FINANCE: What is the MoneySmart Schools program?

19 June 2017
Reading time2 minutes

Knowing how to manage your money is an important life skill. That is why some schools are turning to the government’s MoneySmart Schools program to help teach their students about finances and encourage them to develop good money habits.

MoneySmart Schools provides a range of educational resources for primary, secondary and tertiary students and their parents. These include units of work that address topics which help promote financially savvy thinking among their students. They might be asked to draw up a list of their needs and wants, think about the costs involved in a family outing or plan and implement a fundraising project.

Parent Asher Buck’s children go to a MoneySmart School. She said: “Even from as young as four years old they're learning about money, they're learning to bank money, they're learning how they can earn it, save it and put it towards something else.”

The program can also help them to understand the language of money and what it means to be a consumer, plan their spending, saving, donating and investing, understand risk and reward and develop enterprising behaviours.

“When students were asked, 80 per cent thought it was important to learn about money management at school and schools are the logical place for young people to learn about money,” said Paul Clitheroe, chair of the Australian Government Financial Literacy Board. “This is essential learning, it supports equity and economic participation.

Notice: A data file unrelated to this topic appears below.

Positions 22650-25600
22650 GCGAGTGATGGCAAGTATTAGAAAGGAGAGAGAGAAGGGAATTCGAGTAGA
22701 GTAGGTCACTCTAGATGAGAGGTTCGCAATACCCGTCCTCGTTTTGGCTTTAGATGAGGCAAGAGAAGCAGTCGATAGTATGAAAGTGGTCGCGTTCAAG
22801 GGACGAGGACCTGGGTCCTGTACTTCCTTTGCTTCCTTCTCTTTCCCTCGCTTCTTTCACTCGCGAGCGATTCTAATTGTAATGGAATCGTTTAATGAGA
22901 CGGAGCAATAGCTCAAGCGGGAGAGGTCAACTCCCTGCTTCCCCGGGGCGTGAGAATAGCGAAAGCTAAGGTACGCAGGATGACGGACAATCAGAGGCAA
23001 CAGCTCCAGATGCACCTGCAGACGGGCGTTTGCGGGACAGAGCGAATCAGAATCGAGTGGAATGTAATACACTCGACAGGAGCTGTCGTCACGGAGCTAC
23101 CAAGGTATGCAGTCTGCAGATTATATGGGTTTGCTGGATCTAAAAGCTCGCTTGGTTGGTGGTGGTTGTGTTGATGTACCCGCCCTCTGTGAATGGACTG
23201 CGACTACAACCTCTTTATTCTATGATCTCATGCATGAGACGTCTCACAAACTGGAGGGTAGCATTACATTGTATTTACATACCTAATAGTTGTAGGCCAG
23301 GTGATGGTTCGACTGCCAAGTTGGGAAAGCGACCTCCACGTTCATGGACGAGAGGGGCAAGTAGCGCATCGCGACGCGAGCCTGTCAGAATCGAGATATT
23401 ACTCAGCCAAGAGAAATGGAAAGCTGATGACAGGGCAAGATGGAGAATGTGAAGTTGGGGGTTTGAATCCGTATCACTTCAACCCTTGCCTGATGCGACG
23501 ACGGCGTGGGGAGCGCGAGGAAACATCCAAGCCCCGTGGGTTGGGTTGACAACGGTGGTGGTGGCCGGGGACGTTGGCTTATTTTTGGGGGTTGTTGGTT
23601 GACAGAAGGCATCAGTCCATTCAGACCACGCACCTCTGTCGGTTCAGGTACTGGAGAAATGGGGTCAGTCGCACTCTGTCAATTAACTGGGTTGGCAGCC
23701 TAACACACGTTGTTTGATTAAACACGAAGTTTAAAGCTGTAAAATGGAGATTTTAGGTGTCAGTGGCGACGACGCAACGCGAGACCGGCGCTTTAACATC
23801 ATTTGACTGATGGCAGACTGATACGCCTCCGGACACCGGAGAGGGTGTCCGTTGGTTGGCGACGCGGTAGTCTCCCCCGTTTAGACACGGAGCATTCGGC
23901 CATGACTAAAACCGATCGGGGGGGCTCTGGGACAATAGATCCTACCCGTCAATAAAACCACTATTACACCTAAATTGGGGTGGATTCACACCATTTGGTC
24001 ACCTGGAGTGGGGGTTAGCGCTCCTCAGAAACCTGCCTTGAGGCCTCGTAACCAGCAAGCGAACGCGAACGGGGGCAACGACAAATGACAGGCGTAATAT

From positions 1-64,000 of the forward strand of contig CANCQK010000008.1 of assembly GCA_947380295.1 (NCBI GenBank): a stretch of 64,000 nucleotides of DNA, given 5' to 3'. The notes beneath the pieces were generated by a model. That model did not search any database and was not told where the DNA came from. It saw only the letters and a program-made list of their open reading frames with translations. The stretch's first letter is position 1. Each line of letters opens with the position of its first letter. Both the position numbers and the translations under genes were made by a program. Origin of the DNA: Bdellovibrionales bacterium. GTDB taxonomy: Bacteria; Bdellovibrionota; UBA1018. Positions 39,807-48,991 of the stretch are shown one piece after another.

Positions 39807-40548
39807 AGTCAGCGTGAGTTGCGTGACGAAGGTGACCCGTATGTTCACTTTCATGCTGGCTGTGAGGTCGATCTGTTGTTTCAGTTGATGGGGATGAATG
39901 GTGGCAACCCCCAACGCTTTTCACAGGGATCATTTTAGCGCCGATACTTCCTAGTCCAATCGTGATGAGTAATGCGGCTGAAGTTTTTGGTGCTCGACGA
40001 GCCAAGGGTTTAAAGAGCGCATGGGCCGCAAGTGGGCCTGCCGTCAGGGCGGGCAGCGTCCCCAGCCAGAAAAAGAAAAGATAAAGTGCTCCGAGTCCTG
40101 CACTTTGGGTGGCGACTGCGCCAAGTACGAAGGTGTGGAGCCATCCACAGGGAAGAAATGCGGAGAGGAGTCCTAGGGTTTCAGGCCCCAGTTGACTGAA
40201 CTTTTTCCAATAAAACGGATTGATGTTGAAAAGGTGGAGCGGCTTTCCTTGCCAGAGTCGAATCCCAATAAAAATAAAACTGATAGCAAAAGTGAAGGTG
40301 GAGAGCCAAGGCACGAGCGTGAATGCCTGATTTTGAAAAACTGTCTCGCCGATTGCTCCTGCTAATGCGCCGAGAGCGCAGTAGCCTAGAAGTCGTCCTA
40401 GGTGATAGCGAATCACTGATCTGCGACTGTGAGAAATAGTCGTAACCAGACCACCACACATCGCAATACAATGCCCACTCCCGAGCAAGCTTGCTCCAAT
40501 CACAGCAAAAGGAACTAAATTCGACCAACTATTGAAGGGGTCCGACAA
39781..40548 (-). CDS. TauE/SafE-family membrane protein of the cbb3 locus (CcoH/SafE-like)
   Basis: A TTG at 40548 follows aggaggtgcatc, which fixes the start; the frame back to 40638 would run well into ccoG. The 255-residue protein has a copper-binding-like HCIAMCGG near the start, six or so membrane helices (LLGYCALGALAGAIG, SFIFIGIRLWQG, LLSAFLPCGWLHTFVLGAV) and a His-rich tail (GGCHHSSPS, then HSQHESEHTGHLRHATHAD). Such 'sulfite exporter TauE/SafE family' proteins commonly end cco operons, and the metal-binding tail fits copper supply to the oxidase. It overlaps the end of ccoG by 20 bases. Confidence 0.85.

“If the leadership team in schools understand the importance of kids being financially literate and promote being MoneySmart in their school believe me, the whole school community will benefit,” he added.

Only four Queensland schools currently use the MoneySmart Schools program - Arundel State School, Gilroy Santa Maria College, Kings Christian College and St Andrews Anglican College. To find out more about registering your school for the program, click here.

Read our article busting some common family budgeting myths here.

Written by

Kerry White

Kerry is the Senior Writer for Kids on the Coast and Kids in the City. Kerry moved to Australia from England in 2013 with her husband and two daughters. She worked as a sub-editor in London for seven years before she had her girls. She now calls the Sunshine Coast her home and is making the most of its glorious weather and beaches. She enjoys baking, especially when she has a glass of wine in hand, and is a part-time Psychology, Criminology and Justice student. She also shares her home with two cats and her daughters' imaginary dogs.

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